Tuesday, 6 November 2018

Maurice Harrison 14 Battalion A.l.F.

This post is dedicated to Maurice Harrison.

It comes courtesy of his great grand nephew, Gary Patton and fellow Harrison family researchers.

Thanks Gary for allowing me to share this information. Maurice’s relationship to me is first cousin 3 x removed.
He was born at Euroa, Victoria on the 5th of August 1882 the third son of George Harrison and Ann Ansell, the fifth of their 12 children.


Lance Corporal Maurice Richard “Mod” HARRISON – No. 1952 14th Battalion A.I.F. Awarded the Military Medal for conspicuous bravery & devotion to duty.

Birth 5 Aug 1882 in Euroa, Victoria, Australia
Death 22 Oct 1918 in Le Havre, Manche, Basse-Normandie, France

Hopefully, the following will give you an insight into what Maurice and his mates went through.  Remember he received the Military Medal for his actions throughout all this.

The following notation is courtesy of the Australians on the Western Front 1914–1918 An Australian journey across the First World War battlefields of France and Belgium

During the night of 25–26 September the men of the assaulting battalions reached taped lines laid across the southwestern third of the blasted tree stumps of Polygon Wood. At this point it was vital not to alert the watching Germans by unusual noise or the lighting of cigarettes which would bring down an enemy artillery barrage. At 5.50 am on 26 September the guns opened up in front of the Australian infantry who immediately moved forward behind its protecting wall of shells. If one had been on the Butte, where the Fifth Division Memorial now stands, the sound of battle would have been overpowering. Captain Alexander Ellis, wrote a vivid description of the scene:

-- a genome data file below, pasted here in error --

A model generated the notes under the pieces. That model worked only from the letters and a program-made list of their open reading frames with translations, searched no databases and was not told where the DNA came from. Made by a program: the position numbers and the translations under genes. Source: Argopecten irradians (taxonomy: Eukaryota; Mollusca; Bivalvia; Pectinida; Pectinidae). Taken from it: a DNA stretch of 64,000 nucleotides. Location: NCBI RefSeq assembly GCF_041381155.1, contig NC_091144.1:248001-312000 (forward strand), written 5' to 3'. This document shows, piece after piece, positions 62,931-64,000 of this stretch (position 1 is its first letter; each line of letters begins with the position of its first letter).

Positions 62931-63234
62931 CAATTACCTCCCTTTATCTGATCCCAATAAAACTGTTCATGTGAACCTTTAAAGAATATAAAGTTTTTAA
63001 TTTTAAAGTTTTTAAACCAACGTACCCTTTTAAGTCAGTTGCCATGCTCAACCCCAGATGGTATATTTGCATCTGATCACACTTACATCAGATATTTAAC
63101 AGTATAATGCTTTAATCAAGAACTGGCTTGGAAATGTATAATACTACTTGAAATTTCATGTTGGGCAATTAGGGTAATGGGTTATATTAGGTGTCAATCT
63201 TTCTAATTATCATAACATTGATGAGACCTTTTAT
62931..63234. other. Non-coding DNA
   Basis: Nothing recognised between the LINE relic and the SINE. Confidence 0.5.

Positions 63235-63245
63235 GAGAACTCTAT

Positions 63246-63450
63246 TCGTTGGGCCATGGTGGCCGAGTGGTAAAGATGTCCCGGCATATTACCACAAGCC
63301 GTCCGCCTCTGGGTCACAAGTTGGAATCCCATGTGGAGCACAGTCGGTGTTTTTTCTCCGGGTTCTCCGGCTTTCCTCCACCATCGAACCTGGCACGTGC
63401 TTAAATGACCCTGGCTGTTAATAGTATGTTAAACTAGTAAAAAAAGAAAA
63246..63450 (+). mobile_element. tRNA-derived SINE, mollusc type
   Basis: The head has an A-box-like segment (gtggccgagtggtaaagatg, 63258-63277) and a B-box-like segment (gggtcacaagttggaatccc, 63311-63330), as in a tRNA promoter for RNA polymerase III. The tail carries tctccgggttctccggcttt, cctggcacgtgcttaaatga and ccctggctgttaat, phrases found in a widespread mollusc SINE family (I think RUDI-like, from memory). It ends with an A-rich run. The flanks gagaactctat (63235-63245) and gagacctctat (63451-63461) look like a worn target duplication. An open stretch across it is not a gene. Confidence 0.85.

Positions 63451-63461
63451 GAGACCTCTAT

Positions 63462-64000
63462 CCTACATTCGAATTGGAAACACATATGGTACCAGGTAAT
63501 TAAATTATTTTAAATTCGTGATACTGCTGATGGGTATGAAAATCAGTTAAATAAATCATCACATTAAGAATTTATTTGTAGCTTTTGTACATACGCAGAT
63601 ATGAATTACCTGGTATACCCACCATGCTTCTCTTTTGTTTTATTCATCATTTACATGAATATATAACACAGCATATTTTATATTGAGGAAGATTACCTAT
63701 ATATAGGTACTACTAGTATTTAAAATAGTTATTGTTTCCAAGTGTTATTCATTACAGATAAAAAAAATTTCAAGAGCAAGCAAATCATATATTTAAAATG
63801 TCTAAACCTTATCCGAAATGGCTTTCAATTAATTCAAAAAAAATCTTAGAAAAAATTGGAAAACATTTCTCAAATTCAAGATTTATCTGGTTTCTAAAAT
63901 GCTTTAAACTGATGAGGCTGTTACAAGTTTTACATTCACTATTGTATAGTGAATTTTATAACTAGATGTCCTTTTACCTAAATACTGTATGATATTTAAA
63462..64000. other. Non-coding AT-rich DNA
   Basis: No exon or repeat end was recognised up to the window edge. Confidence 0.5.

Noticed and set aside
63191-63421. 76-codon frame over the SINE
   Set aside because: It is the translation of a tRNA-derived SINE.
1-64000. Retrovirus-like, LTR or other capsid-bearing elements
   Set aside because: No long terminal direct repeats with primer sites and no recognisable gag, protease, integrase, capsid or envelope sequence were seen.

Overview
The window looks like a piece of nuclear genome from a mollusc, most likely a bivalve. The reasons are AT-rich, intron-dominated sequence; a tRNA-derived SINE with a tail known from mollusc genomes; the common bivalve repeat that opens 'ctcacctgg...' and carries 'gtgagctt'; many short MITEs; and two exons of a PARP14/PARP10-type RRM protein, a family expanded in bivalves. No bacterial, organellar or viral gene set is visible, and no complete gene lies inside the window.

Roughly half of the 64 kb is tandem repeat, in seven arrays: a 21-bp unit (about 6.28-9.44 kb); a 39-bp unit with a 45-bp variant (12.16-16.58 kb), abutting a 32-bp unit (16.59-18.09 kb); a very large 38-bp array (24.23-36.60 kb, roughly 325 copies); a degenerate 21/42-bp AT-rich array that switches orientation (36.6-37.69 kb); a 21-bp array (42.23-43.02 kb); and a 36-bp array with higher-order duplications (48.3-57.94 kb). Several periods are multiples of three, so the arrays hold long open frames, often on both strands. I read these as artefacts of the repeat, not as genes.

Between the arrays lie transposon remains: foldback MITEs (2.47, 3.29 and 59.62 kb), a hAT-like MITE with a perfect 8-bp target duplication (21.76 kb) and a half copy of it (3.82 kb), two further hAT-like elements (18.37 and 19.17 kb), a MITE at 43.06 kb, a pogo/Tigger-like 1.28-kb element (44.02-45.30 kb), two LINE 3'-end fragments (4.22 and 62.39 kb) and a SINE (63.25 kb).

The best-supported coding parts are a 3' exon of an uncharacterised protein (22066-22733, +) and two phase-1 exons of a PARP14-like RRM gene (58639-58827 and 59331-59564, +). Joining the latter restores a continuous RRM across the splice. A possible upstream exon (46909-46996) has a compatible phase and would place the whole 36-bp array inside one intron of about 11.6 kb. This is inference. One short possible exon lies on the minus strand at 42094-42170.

Our artillery opened in a single magnificent crash and thousands of shells screamed through the air and burst in a long, straight line of flame and destruction about 200 yards [180 metres] ahead of the waiting infantry … the 4,000 men of the six attacking battalions dashed forward at a run. Somewhere behind the line of destruction lay their victims, shuddering in their pill–boxes, staggered by the sudden commotion, dazed by the concussion of the shells … then, slowly, very slowly it [the barrage] crept forward. A long line of skirmishers disengaged itself from the dense mass of men and followed the advancing screen of shells … Above their heads thousands of machine gun bullets cut the air as they whistled shrilly past on their destined way, and the strident din of many Vickers guns throbbed through the troubled morning air. But these were but the tinkling wood–wind notes in the hell’s orchestra that played about them. For the deafening crash of the rapid firing 18–pounders, the hoarser roar of the scores of heavy guns behind them and the stupefying concussion of shrapnel and high explosive shells in the barrage in front were by now all mingled in the hideous rhythmical clamour of the perfect drum–fire barrage. Thus, at 5.50 a.m. on the 26 September 1917, was the Division launched into the Battle of Polygon Wood.

Captain Alexander Ellis, The Story of the Fifth Australian Division, London, 1919, pp.244–5

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